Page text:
Courier Job Description
Couriers pick up and deliver packages, documents and other items. Depending on the position, couriers may deliver by automobile, foot, bicycle, or public transportation.
Most couriers make only local deliveries, and these jobs are typically only available in large urban areas where they can guarantee same day delivery.
When a courier gets a call for a pickup or has to make a delivery, planning an effective travel route is a crucial part of the job. It takes a lot of experience to learn how to best navigate a large city, but this knowledge is necessary to ensure the timely delivery of packages.
Couriers make many pickups and deliveries each day, and work under constant pressure to make their deliveries on time. They often handle very important documents, including medical samples, passports, and financial documents, so they have to travel with care.
Some couriers specialize in making specific types of deliveries. For example, a medical laboratory may employ their own courier to deliver and pick up their medical supplies.
Because they typically only deliver packages between businesses, some couriers are able to maintain a regular working schedule. However, working evenings and weekends is also common.
Most couriers work full time.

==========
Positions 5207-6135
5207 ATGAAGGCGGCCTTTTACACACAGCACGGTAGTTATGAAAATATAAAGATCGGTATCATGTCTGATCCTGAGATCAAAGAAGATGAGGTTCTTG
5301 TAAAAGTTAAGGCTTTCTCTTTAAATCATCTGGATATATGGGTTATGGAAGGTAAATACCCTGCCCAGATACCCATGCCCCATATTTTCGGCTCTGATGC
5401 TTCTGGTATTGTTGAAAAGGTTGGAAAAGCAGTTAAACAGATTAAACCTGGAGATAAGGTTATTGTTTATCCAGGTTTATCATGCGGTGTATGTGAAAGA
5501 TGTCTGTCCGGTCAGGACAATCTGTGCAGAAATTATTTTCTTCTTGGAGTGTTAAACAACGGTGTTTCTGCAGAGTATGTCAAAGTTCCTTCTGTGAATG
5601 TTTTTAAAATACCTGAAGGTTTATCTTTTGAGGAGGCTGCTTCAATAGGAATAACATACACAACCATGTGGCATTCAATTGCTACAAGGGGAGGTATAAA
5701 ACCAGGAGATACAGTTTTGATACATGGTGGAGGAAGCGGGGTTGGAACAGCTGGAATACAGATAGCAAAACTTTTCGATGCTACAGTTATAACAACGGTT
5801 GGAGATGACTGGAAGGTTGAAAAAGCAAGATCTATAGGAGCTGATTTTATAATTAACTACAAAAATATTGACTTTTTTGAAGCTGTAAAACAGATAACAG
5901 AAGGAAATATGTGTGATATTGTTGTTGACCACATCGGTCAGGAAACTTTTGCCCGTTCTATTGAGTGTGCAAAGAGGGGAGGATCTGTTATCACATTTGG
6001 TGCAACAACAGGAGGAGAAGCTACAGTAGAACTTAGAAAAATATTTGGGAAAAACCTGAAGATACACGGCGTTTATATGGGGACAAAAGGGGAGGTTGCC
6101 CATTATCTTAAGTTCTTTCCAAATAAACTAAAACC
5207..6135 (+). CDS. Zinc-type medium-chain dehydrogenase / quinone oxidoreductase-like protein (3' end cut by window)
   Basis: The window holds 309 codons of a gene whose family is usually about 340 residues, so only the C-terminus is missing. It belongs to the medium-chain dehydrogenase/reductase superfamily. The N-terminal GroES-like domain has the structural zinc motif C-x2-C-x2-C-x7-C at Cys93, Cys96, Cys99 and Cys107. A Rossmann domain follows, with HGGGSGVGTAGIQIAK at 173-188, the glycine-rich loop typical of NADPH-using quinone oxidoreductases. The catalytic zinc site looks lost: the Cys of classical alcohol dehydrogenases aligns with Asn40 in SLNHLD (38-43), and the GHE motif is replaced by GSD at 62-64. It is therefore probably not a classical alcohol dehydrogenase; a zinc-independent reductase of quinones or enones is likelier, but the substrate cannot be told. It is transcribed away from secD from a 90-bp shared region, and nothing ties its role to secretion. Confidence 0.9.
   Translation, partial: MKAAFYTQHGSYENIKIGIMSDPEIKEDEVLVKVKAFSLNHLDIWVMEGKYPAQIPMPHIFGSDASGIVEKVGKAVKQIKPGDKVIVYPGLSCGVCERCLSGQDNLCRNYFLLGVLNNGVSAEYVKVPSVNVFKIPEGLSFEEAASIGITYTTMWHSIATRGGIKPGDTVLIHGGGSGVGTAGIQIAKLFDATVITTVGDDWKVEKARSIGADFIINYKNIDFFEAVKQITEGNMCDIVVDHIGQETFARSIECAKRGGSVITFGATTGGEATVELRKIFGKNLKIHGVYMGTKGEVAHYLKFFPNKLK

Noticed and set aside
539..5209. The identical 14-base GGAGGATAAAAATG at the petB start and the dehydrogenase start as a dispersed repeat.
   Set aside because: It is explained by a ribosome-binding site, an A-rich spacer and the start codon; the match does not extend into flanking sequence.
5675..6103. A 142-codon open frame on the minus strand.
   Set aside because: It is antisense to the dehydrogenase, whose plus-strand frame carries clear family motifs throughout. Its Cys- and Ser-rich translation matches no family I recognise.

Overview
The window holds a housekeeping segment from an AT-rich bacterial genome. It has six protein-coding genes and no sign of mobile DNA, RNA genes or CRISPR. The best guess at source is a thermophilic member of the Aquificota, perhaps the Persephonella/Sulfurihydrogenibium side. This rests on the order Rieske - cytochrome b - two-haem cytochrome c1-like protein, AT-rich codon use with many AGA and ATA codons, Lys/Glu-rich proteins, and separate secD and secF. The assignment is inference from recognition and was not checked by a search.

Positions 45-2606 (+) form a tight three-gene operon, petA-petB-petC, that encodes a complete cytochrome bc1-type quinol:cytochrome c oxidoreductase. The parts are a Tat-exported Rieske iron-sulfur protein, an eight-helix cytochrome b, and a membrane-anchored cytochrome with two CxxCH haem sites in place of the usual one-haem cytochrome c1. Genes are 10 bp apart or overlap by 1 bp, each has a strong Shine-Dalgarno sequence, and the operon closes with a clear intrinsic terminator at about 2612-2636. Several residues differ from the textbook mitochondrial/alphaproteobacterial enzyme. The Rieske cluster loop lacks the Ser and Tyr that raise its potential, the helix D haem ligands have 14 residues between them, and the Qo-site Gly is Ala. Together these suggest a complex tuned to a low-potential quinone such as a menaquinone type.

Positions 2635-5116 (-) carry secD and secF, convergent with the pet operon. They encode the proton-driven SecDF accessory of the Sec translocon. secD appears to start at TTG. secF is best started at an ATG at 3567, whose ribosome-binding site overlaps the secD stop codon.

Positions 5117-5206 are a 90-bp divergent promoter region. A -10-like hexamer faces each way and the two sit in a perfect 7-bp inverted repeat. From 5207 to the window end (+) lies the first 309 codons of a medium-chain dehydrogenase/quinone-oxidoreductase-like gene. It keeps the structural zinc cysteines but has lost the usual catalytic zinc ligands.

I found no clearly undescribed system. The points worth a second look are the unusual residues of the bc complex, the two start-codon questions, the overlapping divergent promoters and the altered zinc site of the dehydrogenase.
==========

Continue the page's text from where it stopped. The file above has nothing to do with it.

How to Become a Courier
In most cases there aren’t any educational requirements for getting a job as a courier, but some employers prefer candidates with a high school diploma.
Employers provide on the job training to their couriers. Normally, the training lasts between one and two weeks, and involves working under the supervision of an experienced courier. Once the trainee learns how to collect and deliver packages, they start working on their own.
A valid driver’s license and good driving record are required for courier jobs that require the operation of motor vehicles.
There are currently 116,200 couriers in the United States, with 4,300 new courier job openings created each year.
Courier jobs are not expected to see much growth beyond their current levels in the next decade.
Courier salaries can vary depending on your experience, the location, company, industry, and benefits provided. Nationwide, most couriers make between $19,900 – $30,900 per year, or $9.55 – $14.86 per hour.